Living on the Semester Schedule

It was a quiet week on the blog last week and I must apologize.  Amazingly, it was probably my busiest week of the year so far, though this week and the next also look quite daunting.  It is that time of year, as the semester winds down and summer begins.  Yes, I know I am not a student but I still am heavily influenced by the semester schedule and I must admit, I rather like it.

For those of you who don’t know, my wife is currently a PhD student at Cornell University, so our daily life is heavily influenced by her school schedule.  Add to that my involvement as an instructor at Cornell Outdoor Education, and the fact that we live in Ithaca, a city with two colleges and a huge number of college students and I really do live on a semester schedule despite not being a student.

There are many advantages of the semester schedule that I really miss.  First off, I miss the fact that at the beginning of every semester you get to start from scratch with new classes, new professors, and new things to learn.  Whatever happened last semester doesn’t matter now.  You get a clean slate.  It gives you a chance to try different things and if the don’t work, it isn’t all that costly.  It sort of is like having a chance to make New Year’s Resolutions twice each year.  It’s pretty great.

However, the one thing that I have embraced now that I am not completely tied to that schedule is the ability to work on long-term projects.  With semesters, since everything has to start and finish during that 4 or 5 months, research projects tend to be short and it’s hard to get really in depth, particularly if fieldwork is involved.  I feel like nearly every lab I ever did in science classes were precursory looks at field techniques, a small sampling of what is possible, and could be much more interesting only if we had more time.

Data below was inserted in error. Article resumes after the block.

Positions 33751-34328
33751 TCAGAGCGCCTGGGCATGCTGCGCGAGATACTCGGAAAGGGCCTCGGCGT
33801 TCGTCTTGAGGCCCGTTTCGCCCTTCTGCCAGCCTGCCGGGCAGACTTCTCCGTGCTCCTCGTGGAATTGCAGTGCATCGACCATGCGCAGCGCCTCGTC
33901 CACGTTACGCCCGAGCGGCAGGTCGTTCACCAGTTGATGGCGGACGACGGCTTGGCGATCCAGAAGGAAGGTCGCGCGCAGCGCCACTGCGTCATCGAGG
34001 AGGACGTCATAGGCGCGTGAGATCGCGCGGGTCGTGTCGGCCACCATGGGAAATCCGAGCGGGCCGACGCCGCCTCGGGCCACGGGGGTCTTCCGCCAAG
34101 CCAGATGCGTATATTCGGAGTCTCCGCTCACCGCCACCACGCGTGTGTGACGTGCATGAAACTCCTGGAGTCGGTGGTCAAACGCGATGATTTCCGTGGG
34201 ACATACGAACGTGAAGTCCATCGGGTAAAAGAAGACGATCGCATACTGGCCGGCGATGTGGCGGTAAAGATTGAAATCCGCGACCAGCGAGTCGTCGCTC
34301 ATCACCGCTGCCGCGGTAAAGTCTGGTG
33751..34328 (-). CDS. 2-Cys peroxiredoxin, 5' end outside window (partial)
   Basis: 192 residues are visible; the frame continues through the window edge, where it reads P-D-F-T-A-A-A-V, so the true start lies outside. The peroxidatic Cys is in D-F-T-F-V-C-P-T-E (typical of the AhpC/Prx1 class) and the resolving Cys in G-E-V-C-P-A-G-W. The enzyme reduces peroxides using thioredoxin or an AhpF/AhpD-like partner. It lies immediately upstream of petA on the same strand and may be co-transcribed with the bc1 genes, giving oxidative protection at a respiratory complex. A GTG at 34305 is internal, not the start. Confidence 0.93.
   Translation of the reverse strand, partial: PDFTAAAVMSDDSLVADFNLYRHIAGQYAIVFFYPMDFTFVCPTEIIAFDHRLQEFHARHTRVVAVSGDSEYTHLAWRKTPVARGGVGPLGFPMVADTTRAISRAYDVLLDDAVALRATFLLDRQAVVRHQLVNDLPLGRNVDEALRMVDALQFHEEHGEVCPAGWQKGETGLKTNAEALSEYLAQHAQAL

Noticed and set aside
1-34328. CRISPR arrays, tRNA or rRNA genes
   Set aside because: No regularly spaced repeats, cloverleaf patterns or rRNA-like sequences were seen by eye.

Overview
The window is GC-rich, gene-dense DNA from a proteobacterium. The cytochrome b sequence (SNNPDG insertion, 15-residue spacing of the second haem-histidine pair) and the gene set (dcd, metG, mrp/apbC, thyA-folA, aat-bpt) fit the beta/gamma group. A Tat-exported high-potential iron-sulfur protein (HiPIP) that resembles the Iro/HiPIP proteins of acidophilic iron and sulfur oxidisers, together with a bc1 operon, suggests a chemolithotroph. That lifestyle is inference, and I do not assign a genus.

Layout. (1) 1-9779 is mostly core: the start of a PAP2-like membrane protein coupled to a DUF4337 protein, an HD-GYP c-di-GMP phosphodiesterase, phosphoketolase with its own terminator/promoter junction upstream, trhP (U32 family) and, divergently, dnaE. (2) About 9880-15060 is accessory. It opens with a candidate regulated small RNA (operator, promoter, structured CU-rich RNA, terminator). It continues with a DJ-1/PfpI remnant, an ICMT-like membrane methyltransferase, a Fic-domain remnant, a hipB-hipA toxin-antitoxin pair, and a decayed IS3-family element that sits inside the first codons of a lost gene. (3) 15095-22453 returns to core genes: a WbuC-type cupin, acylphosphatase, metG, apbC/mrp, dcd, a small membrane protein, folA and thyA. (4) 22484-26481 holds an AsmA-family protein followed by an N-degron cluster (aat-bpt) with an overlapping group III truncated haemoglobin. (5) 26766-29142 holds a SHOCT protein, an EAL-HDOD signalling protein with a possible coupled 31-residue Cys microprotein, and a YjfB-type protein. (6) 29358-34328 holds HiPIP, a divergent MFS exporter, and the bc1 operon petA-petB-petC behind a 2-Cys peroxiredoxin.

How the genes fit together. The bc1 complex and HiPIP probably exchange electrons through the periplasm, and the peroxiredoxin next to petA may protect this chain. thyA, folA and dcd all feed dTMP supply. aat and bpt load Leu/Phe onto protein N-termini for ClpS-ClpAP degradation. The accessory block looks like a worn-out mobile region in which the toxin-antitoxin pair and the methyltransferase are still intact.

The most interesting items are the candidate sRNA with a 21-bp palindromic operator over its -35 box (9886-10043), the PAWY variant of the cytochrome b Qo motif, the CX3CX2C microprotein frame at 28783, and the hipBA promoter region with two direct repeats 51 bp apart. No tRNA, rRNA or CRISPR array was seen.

Now that I am out of school, I am able to embrace long projects.  I’ve been working on Canopy in the Clouds for nearly three years now.  I keep returning to the Everglades (a project that started on the semester schedule).  I spent a year in Australia.  I have several major projects in mind for the near and not so near future that all are more than a few weeks or months.  Once you get out of that semester schedule and “into the real world,” as we said as college students, opportunities open to create major and lasting projects, not just a sampling of technique.

In reality, I live in the best of both worlds.  On the one hand, I get to experience the renewal of a fresh start each semester.  I still think of the year divided into three periods, the fall semester (September through December), the spring semester (January through May), and summer (June through August).  These periods can help me to get short-term projects started and finished; yet I am also not completely tethered to these periods so that I can embrace long-term projects when opportunities arise.

It is a wonderful lifestyle, except that it means that the last few weeks of each semester become hectic and crazy and the blog falls silent for a week.  I’m back this week and look forward to sharing some of the things I’ve been doing.

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